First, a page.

Nissan shuts down Japanese production

Marco Green
October 19, 2017

Japan's transport ministry said this month it had discovered that uncertified technicians at plants producing Nissan vehicles were using the stamps of certified technicians to sign off on final vehicle inspections, in violation of ministry guidelines. That's necessary as recently it was announced unauthorized employees have been performing final vehicles inspections for the automaker. It is also considering additional recalls of some 34,000 vehicles, on top of initial recalls on over 1 million already shipped in Japan.

"The existing management's responsibility now is to prevent recurrence and to normalize operation, and put the company back on a growth track", Mr Saikawa said.

As a preventive measure, Nissan will also increase the number of inspectors at its Japanese factories. Recall costs could add up to around 1 billion yen ($8.8 million).

Japan's Nissan Motor Co. said on Thursday that it will suspend shipment of new cars from all of its domestic plants for two weeks after it found out that flawed inspection still carried on after it apologized for the malpractice earlier this month. The company "took corrective measures", but a follow-up external investigation found that safety checks in at least three plants were still being performed by unqualified technicians this week.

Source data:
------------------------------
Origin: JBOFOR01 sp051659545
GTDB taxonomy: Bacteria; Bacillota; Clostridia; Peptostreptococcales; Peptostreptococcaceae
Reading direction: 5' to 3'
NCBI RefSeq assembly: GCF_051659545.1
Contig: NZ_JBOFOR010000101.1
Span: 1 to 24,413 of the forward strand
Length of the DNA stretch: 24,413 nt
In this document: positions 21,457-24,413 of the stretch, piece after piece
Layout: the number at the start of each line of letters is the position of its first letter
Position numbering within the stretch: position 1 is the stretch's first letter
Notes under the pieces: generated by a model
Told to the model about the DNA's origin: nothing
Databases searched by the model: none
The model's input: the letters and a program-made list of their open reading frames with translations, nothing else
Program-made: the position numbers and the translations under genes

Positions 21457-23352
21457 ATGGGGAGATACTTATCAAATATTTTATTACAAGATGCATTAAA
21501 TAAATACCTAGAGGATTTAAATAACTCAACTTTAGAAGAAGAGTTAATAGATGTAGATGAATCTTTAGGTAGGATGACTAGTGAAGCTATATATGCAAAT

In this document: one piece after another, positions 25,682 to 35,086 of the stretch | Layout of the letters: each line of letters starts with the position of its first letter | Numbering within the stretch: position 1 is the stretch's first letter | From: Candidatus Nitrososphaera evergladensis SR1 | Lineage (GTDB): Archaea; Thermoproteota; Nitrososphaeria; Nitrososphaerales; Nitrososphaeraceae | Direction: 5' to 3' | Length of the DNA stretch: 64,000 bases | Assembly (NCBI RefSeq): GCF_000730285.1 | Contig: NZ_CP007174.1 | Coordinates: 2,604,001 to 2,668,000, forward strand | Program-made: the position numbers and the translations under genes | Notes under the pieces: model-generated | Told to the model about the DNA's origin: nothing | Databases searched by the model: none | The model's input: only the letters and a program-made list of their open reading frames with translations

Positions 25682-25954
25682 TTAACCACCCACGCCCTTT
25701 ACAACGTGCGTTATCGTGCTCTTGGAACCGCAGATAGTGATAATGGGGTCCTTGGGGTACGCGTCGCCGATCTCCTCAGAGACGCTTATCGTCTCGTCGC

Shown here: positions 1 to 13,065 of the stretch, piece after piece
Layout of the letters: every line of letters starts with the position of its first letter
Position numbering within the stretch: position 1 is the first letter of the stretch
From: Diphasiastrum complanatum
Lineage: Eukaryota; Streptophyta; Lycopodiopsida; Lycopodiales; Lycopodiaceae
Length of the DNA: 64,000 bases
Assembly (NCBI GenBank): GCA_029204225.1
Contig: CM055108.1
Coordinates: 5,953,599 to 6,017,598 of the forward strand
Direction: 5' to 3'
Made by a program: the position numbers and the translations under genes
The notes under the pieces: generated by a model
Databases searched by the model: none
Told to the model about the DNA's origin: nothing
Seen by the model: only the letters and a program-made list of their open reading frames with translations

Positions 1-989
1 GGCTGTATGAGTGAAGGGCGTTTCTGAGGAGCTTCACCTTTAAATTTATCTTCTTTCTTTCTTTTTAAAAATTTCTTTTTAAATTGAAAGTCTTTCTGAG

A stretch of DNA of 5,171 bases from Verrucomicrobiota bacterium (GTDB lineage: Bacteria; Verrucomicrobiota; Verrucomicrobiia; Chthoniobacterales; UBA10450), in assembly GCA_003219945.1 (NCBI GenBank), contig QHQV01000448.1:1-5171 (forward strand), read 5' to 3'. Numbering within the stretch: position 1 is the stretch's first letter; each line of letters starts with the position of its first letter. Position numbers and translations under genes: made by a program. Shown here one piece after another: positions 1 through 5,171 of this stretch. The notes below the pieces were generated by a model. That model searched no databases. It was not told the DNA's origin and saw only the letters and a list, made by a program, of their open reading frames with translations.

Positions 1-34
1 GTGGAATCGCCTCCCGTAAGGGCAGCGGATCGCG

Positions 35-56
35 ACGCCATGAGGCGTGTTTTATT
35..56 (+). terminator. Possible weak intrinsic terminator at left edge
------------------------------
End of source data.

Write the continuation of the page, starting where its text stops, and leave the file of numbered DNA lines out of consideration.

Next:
A production suspension was needed to reconfigure final inspection lines, the company said in a statement.

Saikawa said Oct 2 he will personally investigate to get to the bottom of the issue before deciding who should bear responsibility for the "shocking" lapse. Saikawa said the communication gaps between the managers and shop-floor employees are to blame for the situation.

The country's second-largest automaker said it would stop production of domestic market vehicles at all six of its Japanese assembly plants to consolidate their inspection lines to comply with the country's transport ministry requirements.

The Japanese auto industry has been reeling from multiple scandals involving product quality and falsification of records.

Nissan said it was first alerted to the problem by the Japanese government on September 18.

Other reports by Click Lancashire

Discuss This Article